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Cristina Africh - CNR IOM
15 Nov 2020

Atomic scale microscopy at video rate: FastSTM experiments for NFFA-Europe users

Scanning tunneling microscopy up to 100 frames per seconds allows imaging dynamical processes on surfaces at the atomic scale
Click for full size image. Frames from FastSTM movie at 60 fps showing molecular self-assembly. © 2019 Elsevier B.V. All rights reserved.

Time resolution is a severe limitation in scanning probe microscopy (SPM), as the typical acquisition time for a single image is in the order of several seconds or even few minutes. The characterization of dynamical processes occurring at surfaces thus cannot be thoroughly addressed by conventional SPM.

To overcome this limitation, in the frame of NFFA-Europe joint research activities, we developed the FAST module, an add-on instrument capable of driving a commercial SPM at and beyond video rate frequencies. Recently, FAST has been made available to NFFA-Europe users for selected STM experiments and it has been already successfully employed during user access.

The novelty of this module is that it requires no modification of the existing scanner hardware and electronics, and its operation is totally transparent, allowing the user to switch immediately and seamlessly to the fast scanning mode when imaging in the conventional slow mode. The LabVIEW software package used for its control provides a user friendly, simple yet comprehensive interface, while the acquired movies are processed and converted into common video and image formats by a custom Python software package.

"This instrument can be of large interest to many of the research groups around the world that use SPM on a daily basis, with the added advantage of giving access to unprecedented time resolution in the imaging of dynamical processes on surfaces at the atomic scale"

Before opening the instrument to external users, we successfully tested this module driving commercial scanning tunneling microscope (STM) systems (Omicron VT-STM and LT-STM, SPECS Aarhus) in a quasi-constant height mode up to frame rates of 100 Hz and above, in a temperature range between 77 K and 600 K. It demonstrated extreme stability and high resolution imaging capabilities” says Mirco Panighel, one of the main developers at CNR-IOM.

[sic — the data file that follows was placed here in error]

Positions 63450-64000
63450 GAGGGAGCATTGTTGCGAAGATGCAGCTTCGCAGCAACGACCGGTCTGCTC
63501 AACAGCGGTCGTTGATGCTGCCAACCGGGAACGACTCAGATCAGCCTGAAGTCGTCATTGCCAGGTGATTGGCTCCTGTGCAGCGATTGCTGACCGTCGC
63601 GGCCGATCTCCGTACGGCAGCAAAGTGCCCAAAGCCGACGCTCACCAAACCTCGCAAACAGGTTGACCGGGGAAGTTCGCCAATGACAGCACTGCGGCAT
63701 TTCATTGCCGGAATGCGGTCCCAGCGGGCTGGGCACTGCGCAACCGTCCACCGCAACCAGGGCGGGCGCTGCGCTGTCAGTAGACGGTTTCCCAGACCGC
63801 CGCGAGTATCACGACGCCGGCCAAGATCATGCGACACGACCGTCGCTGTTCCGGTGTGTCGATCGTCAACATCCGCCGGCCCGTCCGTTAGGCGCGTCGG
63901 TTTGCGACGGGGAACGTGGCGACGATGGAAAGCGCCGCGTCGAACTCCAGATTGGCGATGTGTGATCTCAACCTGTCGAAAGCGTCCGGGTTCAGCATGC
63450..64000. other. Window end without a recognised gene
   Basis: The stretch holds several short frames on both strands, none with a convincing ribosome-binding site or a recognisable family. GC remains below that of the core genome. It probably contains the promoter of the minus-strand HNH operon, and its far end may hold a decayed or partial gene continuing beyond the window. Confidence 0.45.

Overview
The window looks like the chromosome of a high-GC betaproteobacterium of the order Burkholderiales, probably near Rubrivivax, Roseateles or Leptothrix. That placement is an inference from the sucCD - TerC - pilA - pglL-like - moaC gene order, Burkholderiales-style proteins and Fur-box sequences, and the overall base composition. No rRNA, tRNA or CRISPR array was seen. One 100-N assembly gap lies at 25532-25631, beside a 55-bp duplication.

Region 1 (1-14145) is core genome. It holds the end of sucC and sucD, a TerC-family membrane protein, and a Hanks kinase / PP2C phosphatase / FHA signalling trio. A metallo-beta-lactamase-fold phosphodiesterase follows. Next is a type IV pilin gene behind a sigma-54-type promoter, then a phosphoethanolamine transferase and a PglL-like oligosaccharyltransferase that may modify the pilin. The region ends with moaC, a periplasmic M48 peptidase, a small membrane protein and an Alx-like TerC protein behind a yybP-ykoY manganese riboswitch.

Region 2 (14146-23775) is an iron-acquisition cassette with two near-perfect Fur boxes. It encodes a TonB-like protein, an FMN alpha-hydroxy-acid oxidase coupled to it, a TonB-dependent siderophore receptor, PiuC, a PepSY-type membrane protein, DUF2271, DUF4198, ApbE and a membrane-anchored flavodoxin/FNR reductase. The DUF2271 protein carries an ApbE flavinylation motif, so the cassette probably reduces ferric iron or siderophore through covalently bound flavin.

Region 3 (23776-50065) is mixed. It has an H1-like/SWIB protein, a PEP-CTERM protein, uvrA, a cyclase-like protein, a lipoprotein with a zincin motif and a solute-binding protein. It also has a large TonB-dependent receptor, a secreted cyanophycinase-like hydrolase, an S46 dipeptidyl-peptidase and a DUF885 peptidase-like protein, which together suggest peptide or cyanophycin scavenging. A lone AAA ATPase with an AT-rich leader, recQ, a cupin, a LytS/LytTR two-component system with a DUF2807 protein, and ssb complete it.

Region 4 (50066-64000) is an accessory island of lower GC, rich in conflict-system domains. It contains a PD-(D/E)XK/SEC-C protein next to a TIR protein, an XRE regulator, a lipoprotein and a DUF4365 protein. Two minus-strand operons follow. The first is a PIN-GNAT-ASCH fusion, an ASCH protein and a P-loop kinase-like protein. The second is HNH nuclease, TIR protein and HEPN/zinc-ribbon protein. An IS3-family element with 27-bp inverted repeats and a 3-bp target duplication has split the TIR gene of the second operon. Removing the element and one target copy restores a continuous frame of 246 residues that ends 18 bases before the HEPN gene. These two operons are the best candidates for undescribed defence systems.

During my user access at CNR-IOM, we synthesized polyhydrocarbon chains on Ni(111) and, thanks to FAST, I was capable of following the motion of these polymers on the surface in real time” says Laerte Patera, NFFA-Europe user in 2020.

As a proof of concept, the same module has also been used to drive a commercial AFM at ICN2, reaching frame rates up to 8 fps. This achievement shows that there is still potential to further develop FAST, making it of potential interest for an extremely large user community. 

This instrument can be of large interest to many of the research groups around the world that use SPM on a daily basis, with the added advantage of giving access to unprecedented time resolution in the imaging of dynamical processes on surfaces at the atomic scale” concludes Cristina Africh, responsible for the NFFA-Europe JRA task devoted to the development of FAST.

Publication Details

Ultramicr, Vol 205, pp 49-56 https://doi.org/10.1016/j.ultramic.2019.05.010

The new FAST module: A portable and transparent add-on module for time-resolved investigations with commercial scanning probe microscopes

Carlo Dri, Mirco Panighel, Daniel Tiemann, Laerte L.Patera, Giulia Troianode, Yves Fukamori, Fabian Knoller, Barbara A.J. Lechner, Giuseppe Cautero, Dario Giuressi, Giovanni Comelli, Jordi Fraxedas, Cristina Africh, Friedrich Esch

NFFA-Europe Facilities and Techniques

Video-rate STM experiments were performed in the STM laboratory of CNR-IOM thanks to FAST, the Fast-scan module developed by CNR-IOM, TUM and ICN2, as Joint Research Activity in the frame of the NFFA-Europe project. FAST is an add-on module applicable to commercial STMs and AFMs and capable to increase the conventional frame rate by several orders of magnitudes. FAST is available to NFFA-Europe users for selected STM experiments as part of the Structural & Morphological Characterisation Installation at CNR.

For more info

Mirco Panighel panighel@iom.cnr.it 

Cristina Africh africh@iom.cnr.it 

CNR-IOM, S.S. 14 km 163,5 - 34149 Trieste (Italy)